Social media has made deep inroads into our lives. The Army can’t be isolated from this because most soldiers own smartphones and are quite tech-savvy. In fact, technology has flattened our society so much that similar content is available in rural and urban India at the same time.
At Tikri, Gazipur and Singhu, the Army veterans present are openly wearing their medals (though against service norms). Many of these same veterans have children in active service now. What is the message being sent to them?
Jai Jawan, Jai Kisan
The bulk of the soldiers from this region are from the Jat, Sikh, Rajputana Rifles, the Grenadiers, Rajput regiments as also from Armoured and Artillery units. If their kith and kin stand accused of being part of separatist groups or indulging in anti-national activities at the behest of enemy countries, the serving soldiers too are bound to feel offended.
Social media and WhatsApp groups continue to be flooded with pro- and anti-farmer content – some pure propaganda and some based on half-truths at best.
Can India afford this kind of narrative when we are in a huge standoff against China? What would be going on in the minds of a young soldier standing on guard at a high-altitude post in subzero temperatures? Especially if their family members have been sitting at Delhi’s borders for over two months now. The obstacles – rods, cement, spikes – created by the Delhi Police after the Republic Day eruption are not only scary but outrightly offensive.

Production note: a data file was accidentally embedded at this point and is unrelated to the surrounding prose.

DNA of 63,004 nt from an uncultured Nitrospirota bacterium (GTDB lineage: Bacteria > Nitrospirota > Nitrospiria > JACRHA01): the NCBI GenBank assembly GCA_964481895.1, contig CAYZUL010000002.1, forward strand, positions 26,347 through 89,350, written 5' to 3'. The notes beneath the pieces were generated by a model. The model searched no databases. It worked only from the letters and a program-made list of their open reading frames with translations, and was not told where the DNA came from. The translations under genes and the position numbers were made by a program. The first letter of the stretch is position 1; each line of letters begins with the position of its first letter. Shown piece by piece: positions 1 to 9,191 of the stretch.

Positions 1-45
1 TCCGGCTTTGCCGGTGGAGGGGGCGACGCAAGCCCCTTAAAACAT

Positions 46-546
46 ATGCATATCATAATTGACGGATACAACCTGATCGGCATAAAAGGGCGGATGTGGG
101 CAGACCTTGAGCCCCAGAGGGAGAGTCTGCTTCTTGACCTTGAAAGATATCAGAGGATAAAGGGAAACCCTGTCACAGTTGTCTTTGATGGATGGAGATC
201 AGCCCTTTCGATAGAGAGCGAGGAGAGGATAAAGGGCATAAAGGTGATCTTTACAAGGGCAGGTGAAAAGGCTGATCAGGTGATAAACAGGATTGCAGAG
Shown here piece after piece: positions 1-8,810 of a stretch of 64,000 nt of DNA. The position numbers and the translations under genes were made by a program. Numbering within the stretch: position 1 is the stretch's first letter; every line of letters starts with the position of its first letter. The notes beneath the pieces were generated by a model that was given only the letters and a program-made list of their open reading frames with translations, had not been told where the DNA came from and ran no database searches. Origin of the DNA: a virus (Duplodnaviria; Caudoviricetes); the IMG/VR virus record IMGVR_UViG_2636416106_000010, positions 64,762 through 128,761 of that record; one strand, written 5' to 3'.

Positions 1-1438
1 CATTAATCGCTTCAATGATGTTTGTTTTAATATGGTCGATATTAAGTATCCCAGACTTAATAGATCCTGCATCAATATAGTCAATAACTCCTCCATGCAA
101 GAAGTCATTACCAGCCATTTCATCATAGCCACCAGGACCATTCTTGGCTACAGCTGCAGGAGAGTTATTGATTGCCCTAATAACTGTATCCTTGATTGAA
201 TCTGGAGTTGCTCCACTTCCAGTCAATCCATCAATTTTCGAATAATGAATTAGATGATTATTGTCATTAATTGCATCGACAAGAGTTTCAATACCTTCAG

After all, serving soldiers are human beings and the events going on in their village concern them. Imagine this being discussed among soldiers of pure class units on a daily basis over the last five months? The protests being a political issue, there may not be any advisory issued by the Army. Even the officers probably will avoid discussing the merits or demerits of the farm laws and their implications on the families of the soldiers. For their sake, let’s stop the false narrative against the farmers. If any radical elements are indeed part of the agitation, isolate them and prosecute them.
In some form, the ghosts of 1984 are coming to haunt us again. Name-calling and deliberate attempt to vilify large sections of our farming communities must stop. In fact, defence minister Rajnath Singh did condemn this in one of his interviews. However, many leaders of the ruling party are still adding fuel to fire.
This agitation if allowed to fester for long can go from a law-and-order issue to a national security issue. Let’s uphold the dignity and honour of our farmers and soldiers. And find an honourable exit from the issue. Let India in unison say, ‘Jai Jawan, Jai Kisan’. A phrase identified with Lal Bahadur Shastri, widely respected for his leadership during the 1965 war.
Maj General Yash Mor was born and brought up in a village in Hisar district of rural Haryana. He is the third generation in the Army and belongs to a farmer-soldier family. He writes on leadership and strategic issues. Views are personal.
Why news media is in crisis & How you can fix it
India needs free, fair, non-hyphenated and questioning journalism even more as it faces multiple crises.
But the news media is in a crisis of its own. There have been brutal layoffs and pay-cuts. The best of journalism is shrinking, yielding to crude prime-time spectacle.
ThePrint has the finest young reporters, columnists and editors working for it. Sustaining journalism of this quality needs smart and thinking people like you to pay for it. Whether you live in India or overseas, you can do it here.